You wouldn't think that being called the Ten Dollar Town would be a good thing, would you! I mean, $10 these days doesn't get you that much... not a movie ticket or a night out bowling so why are we celebrating the $10 note here in Gulgong?
If you remember the days of pounds, pence and shillings then you will definitely remember 14th February 1966 when Australia embraced decimalisation and in came the Australian Dollar, one dollar being 100 cents. It was on this date that Gulgong, they Gold Rush town, made its name in history and appeared on the $10 note behind the town's most famous character, Henry Lawson.
On the other side of the note appeared Francis Greenway, the English-born architect that was transported to Australia as a convict but became responsible for buildings such as St James Church in Sydney and also Hyde Park Barracks.
Lawson and the Times Bakery appeared on the $10 note from February 1966 until they were replaced by Banjo Paterson and Dame Mary Gilmore in 1993 when the note changes from paper to Polymer as we know it today.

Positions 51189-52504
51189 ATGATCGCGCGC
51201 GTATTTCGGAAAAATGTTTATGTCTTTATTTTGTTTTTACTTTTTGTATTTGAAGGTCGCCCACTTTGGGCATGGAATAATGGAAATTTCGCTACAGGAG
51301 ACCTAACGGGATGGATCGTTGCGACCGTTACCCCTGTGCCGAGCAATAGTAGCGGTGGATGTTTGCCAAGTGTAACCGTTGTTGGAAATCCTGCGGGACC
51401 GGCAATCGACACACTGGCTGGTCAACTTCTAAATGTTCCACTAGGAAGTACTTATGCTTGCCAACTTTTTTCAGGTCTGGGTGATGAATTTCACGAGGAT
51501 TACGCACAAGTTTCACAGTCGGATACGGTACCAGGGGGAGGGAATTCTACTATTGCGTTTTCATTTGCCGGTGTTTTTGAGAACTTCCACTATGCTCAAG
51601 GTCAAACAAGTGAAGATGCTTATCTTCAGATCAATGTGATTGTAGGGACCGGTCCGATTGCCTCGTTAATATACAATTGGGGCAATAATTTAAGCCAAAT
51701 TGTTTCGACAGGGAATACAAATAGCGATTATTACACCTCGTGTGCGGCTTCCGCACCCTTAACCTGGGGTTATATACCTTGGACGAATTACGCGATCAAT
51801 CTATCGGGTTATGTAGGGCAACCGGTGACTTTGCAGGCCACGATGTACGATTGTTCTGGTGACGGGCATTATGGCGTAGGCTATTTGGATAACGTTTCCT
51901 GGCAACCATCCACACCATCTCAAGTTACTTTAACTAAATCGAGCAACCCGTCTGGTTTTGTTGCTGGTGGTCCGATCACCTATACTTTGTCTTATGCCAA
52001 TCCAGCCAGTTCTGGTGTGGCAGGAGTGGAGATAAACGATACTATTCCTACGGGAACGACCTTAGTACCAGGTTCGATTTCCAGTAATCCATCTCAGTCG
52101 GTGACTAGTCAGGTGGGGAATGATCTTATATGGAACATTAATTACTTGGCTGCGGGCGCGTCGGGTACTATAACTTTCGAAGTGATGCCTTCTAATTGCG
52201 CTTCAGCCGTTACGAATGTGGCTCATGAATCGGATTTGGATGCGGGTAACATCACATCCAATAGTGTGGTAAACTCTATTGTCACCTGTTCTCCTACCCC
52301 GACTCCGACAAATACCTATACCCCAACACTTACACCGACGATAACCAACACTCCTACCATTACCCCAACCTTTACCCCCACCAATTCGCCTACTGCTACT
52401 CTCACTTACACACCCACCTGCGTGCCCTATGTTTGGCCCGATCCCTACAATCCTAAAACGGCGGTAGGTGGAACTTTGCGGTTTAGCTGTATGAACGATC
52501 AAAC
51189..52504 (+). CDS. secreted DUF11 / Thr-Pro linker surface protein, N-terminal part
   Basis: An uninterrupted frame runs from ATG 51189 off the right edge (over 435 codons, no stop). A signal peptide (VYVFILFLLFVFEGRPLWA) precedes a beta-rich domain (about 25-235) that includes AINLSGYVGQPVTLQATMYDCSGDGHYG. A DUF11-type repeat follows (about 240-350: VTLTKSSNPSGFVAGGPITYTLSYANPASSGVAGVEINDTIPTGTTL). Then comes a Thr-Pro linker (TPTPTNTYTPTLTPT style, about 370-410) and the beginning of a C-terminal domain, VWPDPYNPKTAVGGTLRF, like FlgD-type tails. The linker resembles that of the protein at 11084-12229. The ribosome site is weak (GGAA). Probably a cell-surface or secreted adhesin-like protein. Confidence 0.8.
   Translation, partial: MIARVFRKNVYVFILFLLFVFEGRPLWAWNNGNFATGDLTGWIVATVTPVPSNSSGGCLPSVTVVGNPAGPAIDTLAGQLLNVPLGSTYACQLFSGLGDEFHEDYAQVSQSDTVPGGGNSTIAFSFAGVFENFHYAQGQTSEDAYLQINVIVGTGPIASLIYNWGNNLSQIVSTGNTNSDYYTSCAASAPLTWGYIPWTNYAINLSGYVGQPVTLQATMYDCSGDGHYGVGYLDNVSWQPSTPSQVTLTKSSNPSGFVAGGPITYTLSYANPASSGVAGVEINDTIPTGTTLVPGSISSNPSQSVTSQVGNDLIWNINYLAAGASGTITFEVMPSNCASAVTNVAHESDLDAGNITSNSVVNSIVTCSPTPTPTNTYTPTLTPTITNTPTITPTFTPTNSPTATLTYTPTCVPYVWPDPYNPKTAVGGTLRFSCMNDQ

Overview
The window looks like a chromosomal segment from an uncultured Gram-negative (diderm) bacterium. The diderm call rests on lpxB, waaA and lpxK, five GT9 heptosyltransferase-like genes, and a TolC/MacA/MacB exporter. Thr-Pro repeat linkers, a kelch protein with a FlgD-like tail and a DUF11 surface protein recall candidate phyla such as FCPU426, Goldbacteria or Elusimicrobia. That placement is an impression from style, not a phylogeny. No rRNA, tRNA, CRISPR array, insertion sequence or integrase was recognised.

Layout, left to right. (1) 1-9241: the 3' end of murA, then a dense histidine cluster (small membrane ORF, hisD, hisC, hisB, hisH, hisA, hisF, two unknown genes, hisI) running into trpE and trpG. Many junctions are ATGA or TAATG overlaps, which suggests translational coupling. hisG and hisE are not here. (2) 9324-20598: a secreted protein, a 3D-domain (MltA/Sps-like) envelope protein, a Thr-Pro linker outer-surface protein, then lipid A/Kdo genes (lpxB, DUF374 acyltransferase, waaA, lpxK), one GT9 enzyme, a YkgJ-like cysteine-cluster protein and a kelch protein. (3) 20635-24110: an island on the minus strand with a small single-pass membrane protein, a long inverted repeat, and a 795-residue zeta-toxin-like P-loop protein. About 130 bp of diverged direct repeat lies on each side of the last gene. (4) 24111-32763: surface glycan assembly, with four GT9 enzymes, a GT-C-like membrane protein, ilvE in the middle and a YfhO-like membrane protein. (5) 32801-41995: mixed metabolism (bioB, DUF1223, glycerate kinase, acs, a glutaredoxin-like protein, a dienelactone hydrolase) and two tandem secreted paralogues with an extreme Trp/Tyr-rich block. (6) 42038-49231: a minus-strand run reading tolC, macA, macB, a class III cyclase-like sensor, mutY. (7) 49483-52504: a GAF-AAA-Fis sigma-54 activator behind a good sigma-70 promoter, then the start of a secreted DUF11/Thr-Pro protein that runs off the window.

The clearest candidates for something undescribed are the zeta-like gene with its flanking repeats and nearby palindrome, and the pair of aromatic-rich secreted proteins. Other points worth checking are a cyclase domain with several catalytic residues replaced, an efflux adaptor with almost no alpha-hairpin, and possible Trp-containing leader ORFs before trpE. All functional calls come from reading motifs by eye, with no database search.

Recently Gulgong celebrated 50 years as the Ten Dollar Town, where the streets filled with fun and laughter, celebrating what this title meant to this small country town.
There are many reasons Gulgong remains a popular place to visit. A small town that became popular during the Australian Gold Rush era remains historically intact. The buildings are stunning and maintain their original Australiana character and colours. Step in to Gulgong and step back in time as you walk through the streets and admire the well maintained history that generations will be able to enjoy and learn of the wonderful Australian history.
So, it may only be $10 but the value of the town of Gulgong in Australian history, is priceless.